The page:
Business Lawyers in Columbus, Ohio
By Andrew Randol - January 12, 2019 - Corporate & Business
In Part I of Business Entity Basics, our Columbus business law lawyer explained what a business entity is and why you need one. In case you missed Part I, it is almost always best to choose a limited liability entity, such as a corporation or LLC, over a non-limited liability entity, such as a partnership. Owners of limited liability entities are generally not personally liable for the debts of the entity. Thus, limited liability entities provide a financial shield against the losses of the business.
In Part II of Business Entity Basics, our Columbus business attorney will focus on how to choose between the two primary limited liability entities in Ohio: the LLC and the Corporation. While there are many differences between these two limited liability entities, most entrepreneurs rightly focus on their bottom dollar. In this sense, taxation is the most significant difference between the LLC and the Corporation. To sum it up in one sentence, generally, corporations are taxed twice and LLCs are taxed once.
When corporations earn a profit, they are taxed under the corporate tax rate. With the passage of the Tax Cuts & Jobs Act of 2018, corporate profits are taxed by the federal government at a flat rate of 21%.
However, corporate profits are taxed a second time as income when they are distributed to the shareholders as dividends. Most dividends are considered ordinary dividends and are taxed as ordinary income. In some instances, dividends can be considered qualified dividends, which are only subject to capital gains taxes.
For example, if a two-shareholder corporation earns $100,000 in profits, the corporation itself will be faced with a 21% tax of $21,000. If the corporation then distributes the remaining $79,000 equally between the two shareholders, then each shareholder pays income taxes on their share, unless the dividends can be considered qualified dividends which are subject to the capital gains tax.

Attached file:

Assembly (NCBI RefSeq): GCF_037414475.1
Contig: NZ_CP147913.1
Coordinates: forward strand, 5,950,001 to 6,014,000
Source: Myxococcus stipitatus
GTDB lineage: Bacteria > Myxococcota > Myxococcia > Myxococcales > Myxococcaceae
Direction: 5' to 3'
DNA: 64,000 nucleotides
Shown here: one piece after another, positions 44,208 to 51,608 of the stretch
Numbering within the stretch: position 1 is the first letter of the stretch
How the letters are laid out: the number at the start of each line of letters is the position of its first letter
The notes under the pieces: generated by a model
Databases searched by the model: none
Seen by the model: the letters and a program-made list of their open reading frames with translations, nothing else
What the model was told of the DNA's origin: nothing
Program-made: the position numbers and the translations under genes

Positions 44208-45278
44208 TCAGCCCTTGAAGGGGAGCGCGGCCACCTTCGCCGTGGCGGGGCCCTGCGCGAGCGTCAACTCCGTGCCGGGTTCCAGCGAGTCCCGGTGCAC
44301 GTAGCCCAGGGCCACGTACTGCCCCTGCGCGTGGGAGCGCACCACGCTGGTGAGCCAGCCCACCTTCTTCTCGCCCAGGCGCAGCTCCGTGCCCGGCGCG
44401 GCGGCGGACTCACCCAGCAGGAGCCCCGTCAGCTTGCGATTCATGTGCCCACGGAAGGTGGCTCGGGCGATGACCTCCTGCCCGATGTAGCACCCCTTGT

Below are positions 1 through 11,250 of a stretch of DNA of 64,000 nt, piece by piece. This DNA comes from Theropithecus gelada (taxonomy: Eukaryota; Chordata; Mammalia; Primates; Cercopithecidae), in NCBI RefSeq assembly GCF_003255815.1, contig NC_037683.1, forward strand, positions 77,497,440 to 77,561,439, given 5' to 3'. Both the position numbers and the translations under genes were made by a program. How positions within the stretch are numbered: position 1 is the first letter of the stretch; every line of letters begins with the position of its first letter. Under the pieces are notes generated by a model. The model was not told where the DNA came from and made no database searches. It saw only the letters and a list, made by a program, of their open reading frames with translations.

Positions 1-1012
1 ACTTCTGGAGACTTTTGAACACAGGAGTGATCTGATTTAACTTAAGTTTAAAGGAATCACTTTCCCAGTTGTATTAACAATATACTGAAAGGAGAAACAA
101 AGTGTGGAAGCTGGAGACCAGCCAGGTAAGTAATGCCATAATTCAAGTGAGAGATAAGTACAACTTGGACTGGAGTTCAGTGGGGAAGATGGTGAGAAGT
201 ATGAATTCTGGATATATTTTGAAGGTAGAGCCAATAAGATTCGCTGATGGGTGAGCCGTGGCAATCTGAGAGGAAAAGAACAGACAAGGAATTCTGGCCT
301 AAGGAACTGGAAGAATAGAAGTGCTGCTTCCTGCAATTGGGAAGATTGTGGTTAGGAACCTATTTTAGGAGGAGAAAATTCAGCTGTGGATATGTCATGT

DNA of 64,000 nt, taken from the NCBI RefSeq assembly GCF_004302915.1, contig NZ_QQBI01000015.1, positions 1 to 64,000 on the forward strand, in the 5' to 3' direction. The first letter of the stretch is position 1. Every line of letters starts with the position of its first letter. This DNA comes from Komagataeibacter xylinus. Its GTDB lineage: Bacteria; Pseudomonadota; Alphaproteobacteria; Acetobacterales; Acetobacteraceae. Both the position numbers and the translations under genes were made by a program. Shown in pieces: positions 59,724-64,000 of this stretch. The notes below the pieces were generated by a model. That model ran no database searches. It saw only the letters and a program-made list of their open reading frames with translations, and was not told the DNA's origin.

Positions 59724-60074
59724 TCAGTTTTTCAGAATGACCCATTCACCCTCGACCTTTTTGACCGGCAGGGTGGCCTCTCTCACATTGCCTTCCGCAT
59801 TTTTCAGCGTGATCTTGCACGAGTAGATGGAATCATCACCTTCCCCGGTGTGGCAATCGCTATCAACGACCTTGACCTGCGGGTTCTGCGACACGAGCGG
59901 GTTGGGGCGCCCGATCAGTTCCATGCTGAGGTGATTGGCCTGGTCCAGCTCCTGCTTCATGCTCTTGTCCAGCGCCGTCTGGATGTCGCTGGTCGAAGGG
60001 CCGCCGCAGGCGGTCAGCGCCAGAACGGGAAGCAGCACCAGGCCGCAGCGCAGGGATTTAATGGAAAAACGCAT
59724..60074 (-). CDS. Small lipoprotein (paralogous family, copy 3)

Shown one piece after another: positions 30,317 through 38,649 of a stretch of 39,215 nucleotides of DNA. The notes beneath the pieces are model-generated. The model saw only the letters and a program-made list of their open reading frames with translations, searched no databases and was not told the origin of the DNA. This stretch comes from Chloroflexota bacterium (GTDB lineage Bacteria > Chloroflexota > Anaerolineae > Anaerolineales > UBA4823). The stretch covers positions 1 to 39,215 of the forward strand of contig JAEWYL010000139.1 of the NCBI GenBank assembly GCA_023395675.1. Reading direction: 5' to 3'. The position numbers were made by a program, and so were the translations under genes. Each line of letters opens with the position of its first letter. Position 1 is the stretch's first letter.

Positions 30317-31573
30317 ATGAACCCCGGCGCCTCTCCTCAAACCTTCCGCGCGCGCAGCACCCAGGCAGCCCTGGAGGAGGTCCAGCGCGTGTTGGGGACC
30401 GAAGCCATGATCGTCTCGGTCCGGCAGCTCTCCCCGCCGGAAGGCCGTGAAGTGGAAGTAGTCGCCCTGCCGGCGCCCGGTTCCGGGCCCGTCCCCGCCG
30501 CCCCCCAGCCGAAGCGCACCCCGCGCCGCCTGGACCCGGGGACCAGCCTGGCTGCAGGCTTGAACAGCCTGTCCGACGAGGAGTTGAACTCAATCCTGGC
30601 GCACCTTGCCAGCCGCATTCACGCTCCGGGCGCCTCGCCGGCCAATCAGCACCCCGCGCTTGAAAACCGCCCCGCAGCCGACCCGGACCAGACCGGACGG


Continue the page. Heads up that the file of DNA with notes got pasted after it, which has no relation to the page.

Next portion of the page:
While LLCs can elect to be taxed as a corporation, most LLCs are taxed as a partnership. It is important that you do not confuse federal tax law with state business entity law. The federal government has never passed something called an LLC tax after LLCs became common place in the 1990s. Thus, LLCs essentially rely on forms of taxation that existed prior to their creation.
Under a partnership form of taxation, profits and losses are passed directly to the owners; the entity itself does not pay taxes on income. Under partnership taxation, each partner (or in the case of an LLC, each member) pays taxes on their distributive share. Usually, each partner’s distributive share is equal to their ownership percentage in the company.
For example, if a two-member LLC earns a $100,000 profit and each member owns 50% of the company, each member will pay income taxes on $50,000 of those profits. It is important to note that a distributive share for tax purposes can be different than the amount of cash each partner actually receives. For instance, most companies opt to leave some money in the bank for a rainy-day fund to cover future expenditures.
In the example above, if the two-member LLC leaves $20,000 of its profits in the bank and distributes the other $80,000 in cash between the two members, each member still pays income taxes on $50,000, even though each only received $40,000 in distributions.
A single-member LLC essentially operates in the same way. The distributive share is always passed through to the single-member for tax purposes.
Most small businesses benefit from being taxed as a pass-through entity, rather than a corporation, simply because they avoid double taxation. This does not mean that all businesses should elect to be taxed as a partnership. Companies that plan on seeking venture capital or plan to become a publicly traded company would likely elect to be taxed as a corporation. However, this is a more advanced topic that will be reserved for a later article.
The partnership form of taxation is not the only form of pass-through taxation. The small business corporation, or S Corp, is another pass-through tax election that can be made by both a corporation or an LLC. However, one small difference in the law allows S Corp owners to potentially save on self-employment taxes. The S Corp’s benefits and limitations will be the subject of Business Entity Basics Part III.
It is important to note that this article is meant to be a general discussion of the topic. In reality, choosing the right business entity is much more nuanced and should be discussed with a competent Columbus business attorney. A good Columbus business lawyer must take into account a broad range of facts that differ from business to business. Contact our to discuss how our business law firm can help you choose the right entity and prepare the legal documents to get your business up and running.